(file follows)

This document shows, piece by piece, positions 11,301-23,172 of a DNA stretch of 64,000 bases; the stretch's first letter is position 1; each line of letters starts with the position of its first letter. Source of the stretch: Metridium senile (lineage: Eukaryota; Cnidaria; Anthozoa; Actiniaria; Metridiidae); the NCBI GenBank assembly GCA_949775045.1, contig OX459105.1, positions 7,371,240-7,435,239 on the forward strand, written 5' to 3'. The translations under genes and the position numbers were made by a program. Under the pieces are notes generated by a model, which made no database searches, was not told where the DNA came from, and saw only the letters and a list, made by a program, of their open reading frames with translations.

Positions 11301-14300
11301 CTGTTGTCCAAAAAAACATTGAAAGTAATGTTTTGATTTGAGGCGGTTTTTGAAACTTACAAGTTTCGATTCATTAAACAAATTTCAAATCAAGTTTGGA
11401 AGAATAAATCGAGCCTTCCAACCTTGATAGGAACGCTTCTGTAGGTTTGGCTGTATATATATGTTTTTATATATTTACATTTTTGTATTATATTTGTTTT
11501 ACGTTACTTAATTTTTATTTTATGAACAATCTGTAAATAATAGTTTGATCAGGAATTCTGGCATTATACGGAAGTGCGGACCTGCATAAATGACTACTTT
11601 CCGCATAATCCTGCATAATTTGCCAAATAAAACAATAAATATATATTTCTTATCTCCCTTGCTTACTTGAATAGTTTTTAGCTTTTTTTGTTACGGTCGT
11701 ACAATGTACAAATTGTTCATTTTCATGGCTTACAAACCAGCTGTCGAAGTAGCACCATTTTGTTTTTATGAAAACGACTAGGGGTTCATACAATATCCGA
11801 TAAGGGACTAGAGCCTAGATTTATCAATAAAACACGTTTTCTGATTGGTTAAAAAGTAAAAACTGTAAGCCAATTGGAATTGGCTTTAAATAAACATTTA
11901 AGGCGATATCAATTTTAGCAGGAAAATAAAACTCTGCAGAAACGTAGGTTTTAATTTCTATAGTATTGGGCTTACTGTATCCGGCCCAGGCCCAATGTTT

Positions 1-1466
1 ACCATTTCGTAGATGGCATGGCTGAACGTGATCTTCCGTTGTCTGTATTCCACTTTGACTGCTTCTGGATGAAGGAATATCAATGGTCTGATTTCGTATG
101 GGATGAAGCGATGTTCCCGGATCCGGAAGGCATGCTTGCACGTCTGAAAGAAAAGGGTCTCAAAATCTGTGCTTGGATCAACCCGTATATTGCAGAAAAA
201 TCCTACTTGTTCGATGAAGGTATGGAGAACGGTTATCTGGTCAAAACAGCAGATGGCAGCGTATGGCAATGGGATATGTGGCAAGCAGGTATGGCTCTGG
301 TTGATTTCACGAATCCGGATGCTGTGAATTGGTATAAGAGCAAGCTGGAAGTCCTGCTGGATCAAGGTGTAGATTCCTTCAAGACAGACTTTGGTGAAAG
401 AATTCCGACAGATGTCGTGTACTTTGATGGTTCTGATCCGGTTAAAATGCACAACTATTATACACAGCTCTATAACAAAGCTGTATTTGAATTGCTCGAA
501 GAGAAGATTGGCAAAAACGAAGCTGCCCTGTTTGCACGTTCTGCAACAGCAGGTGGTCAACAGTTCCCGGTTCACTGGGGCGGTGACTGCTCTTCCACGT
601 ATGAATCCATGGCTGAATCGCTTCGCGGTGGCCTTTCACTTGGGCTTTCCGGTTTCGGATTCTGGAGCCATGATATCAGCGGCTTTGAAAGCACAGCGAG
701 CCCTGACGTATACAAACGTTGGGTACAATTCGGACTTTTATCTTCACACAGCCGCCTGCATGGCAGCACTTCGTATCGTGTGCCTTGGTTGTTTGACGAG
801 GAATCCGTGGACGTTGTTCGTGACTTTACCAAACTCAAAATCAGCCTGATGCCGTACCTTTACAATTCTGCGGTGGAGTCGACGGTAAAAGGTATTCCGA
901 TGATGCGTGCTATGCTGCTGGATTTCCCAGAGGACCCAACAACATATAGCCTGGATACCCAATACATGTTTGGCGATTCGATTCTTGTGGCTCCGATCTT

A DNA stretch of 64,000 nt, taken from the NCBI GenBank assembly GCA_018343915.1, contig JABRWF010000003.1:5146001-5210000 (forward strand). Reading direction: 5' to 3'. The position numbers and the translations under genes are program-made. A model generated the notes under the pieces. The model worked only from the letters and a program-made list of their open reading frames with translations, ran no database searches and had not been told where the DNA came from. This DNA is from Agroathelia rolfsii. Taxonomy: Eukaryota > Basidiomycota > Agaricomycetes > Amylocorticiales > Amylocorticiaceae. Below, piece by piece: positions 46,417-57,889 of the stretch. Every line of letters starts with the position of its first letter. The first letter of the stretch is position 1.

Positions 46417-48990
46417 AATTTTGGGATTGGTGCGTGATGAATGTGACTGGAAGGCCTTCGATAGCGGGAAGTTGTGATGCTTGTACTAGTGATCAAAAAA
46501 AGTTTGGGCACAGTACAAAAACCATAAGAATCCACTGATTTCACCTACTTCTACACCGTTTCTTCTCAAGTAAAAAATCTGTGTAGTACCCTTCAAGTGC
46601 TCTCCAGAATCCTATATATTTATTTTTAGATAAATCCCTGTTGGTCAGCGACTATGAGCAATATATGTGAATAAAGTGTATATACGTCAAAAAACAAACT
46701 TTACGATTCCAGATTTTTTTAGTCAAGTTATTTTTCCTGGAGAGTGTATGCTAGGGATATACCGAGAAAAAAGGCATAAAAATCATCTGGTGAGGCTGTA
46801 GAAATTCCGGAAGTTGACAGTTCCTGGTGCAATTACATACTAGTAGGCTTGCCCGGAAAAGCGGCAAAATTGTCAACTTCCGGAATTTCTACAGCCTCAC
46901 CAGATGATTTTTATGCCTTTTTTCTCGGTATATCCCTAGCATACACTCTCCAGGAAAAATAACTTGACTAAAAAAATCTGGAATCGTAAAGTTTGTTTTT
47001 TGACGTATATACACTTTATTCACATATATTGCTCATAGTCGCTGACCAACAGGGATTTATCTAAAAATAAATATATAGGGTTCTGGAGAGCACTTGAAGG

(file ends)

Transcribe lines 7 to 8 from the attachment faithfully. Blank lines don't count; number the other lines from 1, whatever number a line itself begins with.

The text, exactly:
11701 ACAATGTACAAATTGTTCATTTTCATGGCTTACAAACCAGCTGTCGAAGTAGCACCATTTTGTTTTTATGAAAACGACTAGGGGTTCATACAATATCCGA
11801 TAAGGGACTAGAGCCTAGATTTATCAATAAAACACGTTTTCTGATTGGTTAAAAAGTAAAAACTGTAAGCCAATTGGAATTGGCTTTAAATAAACATTTA